sufficient

sufficient
[[t]səfɪ̱ʃ(ə)nt[/t]]
♦♦♦
1) ADJ: oft ADJ to-inf, ADJ n to-inf, ADJ for n If something is sufficient for a particular purpose, there is enough of it for the purpose.

One metre of fabric is sufficient to cover the exterior of an 18-in-diameter hatbox...

Lighting levels should be sufficient for photography without flash...

There was not sufficient evidence to secure a conviction.

Ant:
Derived words:
sufficiently ADV

She recovered sufficiently to accompany Chou on his tour of Africa in 1964...

The holes were sufficiently large to serve as nests.

2) ADJ: ADJ n, oft with brd-neg If something is a sufficient cause or condition for something to happen, it can happen. [FORMAL]

Discipline is a necessary, but certainly not a sufficient condition for learning to take place.


English dictionary. 2008.

Synonyms:

Look at other dictionaries:

  • Sufficient — Suf*fi cient, a. [L. sufficiens, entis, p. pr. of sufficere: cf. F. suffisant. See {Suffice}.] 1. Equal to the end proposed; adequate to wants; enough; ample; competent; as, provision sufficient for the family; an army sufficient to defend the… …   The Collaborative International Dictionary of English

  • sufficient — suf·fi·cient adj: enough to meet the needs under the law of a situation or a proposed end suf·fi·cient·ly adv Merriam Webster’s Dictionary of Law. Merriam Webster. 1996. sufficient …   Law dictionary

  • sufficient — [sə fish′ənt] adj. [ME < L sufficiens, prp. of sufficere: see SUFFICE] 1. as much as is needed; equal to what is specified or required; enough 2. competent; well qualified; able sufficiently adv. SYN. SUFFICIENT and ENOUGH agree in describing… …   English World dictionary

  • sufficient — early 14c., from O.Fr. sufficient, from L. sufficiens, prp. of sufficere (see SUFFICE (Cf. suffice)) …   Etymology dictionary

  • sufficient — [adj] enough, adequate acceptable, agreeable, all right*, ample, aplenty, appreciate, comfortable, commensurable, commensurate, common, competent, copious, decent, due, galore, pleasing, plenteous, plentiful, plenty, proportionate, satisfactory,… …   New thesaurus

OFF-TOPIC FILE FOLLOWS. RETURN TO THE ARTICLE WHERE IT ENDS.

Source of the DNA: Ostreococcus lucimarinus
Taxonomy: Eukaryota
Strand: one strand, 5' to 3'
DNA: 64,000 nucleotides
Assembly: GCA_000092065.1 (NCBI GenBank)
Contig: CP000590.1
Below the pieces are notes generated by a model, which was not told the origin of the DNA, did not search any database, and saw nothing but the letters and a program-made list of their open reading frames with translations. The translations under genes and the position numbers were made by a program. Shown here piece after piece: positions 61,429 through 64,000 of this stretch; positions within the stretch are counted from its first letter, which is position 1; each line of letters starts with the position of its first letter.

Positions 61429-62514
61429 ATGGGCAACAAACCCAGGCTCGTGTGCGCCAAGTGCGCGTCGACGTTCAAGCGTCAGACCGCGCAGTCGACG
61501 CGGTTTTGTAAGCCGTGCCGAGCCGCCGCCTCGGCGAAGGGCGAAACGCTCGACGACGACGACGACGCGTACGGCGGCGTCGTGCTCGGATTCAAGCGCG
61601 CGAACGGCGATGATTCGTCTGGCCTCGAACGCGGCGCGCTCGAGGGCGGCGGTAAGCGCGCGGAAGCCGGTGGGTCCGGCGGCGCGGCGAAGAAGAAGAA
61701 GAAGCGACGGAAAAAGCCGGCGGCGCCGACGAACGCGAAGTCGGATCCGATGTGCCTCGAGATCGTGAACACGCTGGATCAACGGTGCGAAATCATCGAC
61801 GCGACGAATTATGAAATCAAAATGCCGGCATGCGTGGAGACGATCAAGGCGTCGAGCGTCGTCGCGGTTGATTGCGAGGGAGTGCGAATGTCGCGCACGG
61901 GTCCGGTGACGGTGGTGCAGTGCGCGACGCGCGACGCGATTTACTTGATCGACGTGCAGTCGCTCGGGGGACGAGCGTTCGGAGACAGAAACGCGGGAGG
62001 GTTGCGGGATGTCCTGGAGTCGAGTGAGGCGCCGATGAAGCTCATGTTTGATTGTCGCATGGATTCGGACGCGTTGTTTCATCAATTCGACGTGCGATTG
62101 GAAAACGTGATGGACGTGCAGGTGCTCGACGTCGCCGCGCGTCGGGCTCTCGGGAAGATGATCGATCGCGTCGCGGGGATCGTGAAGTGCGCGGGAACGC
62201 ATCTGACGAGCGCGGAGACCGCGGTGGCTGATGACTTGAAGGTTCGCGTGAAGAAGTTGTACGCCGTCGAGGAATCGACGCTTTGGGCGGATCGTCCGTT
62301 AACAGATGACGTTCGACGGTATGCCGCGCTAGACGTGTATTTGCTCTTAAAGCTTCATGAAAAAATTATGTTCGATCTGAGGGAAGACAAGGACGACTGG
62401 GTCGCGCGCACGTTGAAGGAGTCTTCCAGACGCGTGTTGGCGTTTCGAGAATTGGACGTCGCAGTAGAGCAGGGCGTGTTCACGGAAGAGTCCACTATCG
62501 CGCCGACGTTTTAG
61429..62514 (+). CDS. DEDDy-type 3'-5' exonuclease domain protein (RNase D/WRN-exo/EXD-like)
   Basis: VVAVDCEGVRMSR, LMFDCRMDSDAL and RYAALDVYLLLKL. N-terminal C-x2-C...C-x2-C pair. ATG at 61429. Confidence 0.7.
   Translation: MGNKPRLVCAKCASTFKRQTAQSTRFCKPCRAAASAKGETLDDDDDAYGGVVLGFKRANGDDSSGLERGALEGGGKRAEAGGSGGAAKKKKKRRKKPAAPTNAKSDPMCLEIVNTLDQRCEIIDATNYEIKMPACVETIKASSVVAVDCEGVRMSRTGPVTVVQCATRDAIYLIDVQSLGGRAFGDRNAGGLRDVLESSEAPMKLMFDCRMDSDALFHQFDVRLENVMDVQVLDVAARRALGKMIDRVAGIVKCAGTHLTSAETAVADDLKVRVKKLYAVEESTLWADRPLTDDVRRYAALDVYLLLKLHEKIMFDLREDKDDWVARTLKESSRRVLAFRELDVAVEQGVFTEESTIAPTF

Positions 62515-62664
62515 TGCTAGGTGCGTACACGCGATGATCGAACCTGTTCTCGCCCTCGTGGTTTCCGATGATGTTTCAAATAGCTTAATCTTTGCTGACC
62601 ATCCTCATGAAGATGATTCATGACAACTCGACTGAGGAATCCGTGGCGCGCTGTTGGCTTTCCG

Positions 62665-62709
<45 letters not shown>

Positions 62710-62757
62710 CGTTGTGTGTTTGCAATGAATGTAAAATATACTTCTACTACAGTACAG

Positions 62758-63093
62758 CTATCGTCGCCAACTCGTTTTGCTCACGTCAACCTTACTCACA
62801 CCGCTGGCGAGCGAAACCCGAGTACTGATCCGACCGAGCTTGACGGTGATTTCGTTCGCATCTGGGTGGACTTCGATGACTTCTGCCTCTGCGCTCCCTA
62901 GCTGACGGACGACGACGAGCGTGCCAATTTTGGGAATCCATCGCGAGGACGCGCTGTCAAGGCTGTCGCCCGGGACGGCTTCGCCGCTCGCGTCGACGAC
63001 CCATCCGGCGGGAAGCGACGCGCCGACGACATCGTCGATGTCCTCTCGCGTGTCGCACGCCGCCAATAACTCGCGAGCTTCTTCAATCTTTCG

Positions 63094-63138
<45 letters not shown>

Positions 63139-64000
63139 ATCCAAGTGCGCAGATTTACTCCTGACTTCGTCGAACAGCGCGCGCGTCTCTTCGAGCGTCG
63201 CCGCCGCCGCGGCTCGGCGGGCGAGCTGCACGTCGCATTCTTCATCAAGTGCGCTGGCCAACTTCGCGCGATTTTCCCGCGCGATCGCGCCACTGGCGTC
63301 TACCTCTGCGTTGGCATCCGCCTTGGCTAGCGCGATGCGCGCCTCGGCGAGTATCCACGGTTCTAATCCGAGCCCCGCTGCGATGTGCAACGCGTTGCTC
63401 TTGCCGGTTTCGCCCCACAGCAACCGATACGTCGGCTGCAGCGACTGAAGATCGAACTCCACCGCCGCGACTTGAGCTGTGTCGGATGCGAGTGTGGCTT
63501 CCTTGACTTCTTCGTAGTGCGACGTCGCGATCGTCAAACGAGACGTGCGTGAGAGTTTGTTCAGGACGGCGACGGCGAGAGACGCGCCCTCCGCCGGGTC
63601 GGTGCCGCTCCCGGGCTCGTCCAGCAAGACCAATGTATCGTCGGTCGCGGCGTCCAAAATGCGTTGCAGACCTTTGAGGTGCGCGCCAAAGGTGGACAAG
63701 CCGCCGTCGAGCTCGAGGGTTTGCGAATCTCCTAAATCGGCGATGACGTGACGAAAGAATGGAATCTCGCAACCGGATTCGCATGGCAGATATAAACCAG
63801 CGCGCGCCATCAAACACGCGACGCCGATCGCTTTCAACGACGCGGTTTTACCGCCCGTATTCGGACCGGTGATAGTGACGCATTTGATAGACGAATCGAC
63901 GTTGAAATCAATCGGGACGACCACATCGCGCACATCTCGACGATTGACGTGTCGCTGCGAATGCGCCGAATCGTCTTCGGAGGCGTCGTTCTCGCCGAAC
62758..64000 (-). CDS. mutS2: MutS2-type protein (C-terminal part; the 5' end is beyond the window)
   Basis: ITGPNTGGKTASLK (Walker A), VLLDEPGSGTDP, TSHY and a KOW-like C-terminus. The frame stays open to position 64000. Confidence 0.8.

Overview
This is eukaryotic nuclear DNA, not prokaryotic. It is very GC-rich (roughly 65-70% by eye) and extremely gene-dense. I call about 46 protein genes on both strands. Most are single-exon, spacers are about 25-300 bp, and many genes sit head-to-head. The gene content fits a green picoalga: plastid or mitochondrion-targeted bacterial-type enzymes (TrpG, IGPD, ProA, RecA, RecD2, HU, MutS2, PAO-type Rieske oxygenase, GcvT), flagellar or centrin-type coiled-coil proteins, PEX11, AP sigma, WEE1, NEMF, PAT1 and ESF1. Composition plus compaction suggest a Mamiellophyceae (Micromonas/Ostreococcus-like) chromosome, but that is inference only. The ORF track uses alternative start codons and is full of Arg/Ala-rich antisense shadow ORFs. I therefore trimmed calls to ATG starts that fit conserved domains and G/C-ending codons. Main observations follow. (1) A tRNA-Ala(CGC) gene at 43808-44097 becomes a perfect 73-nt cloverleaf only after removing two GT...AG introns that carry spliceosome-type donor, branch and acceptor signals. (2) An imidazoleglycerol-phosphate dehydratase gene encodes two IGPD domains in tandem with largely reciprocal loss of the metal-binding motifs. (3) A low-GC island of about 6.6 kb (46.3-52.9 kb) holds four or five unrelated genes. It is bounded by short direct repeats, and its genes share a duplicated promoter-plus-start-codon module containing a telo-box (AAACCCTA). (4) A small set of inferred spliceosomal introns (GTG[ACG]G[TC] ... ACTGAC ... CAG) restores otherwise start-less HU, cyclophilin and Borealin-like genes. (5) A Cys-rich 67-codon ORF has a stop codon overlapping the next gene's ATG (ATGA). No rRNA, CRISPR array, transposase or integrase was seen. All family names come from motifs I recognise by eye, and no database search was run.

• sufficient — ► ADJECTIVE & DETERMINER ▪ enough; adequate. DERIVATIVES sufficiently adverb …   English terms dictionary

  • sufficient — 01. Two hours should be [sufficient] time to finish the work. 02. Mark hadn t [sufficiently] cleaned the carpet, so we could still see the wine stains. 03. I question the [sufficiency] of a single one quart bottle of water for a half day hike on… …   Grammatical examples in English

  • sufficient — adj. 1) sufficient for 2) sufficient unto oneself ( independent ) 3) sufficient to + inf. (it would have been sufficient to send a brief note) * * * [sə fɪʃ(ə)nt] sufficient for sufficient unto oneself ( independent ) sufficient to + inf. (it… …   Combinatory dictionary

  • sufficient — adjective Etymology: Middle English, from Latin sufficient , sufficiens, from present participle of sufficere Date: 14th century 1. a. enough to meet the needs of a situation or a proposed end < sufficient provisions for a month > b. being a… …   New Collegiate Dictionary

  • sufficient — suf|fi|cient W2S2 [səˈfıʃənt] adj formal [Date: 1300 1400; : Latin; Origin: , present participle of sufficere; SUFFICE] as much as is needed for a particular purpose = ↑enough ≠ ↑insufficient ▪ We can only prosecute if there is sufficient… …   Dictionary of contemporary English

  • sufficient — enough, sufficient, sufficiently 1. Enough functions as both an adjective and an adverb, whereas sufficient requires modification as sufficiently. As an adjective (or modifier), enough will normally serve, but sufficient is more idiomatic when a… …   Modern English usage

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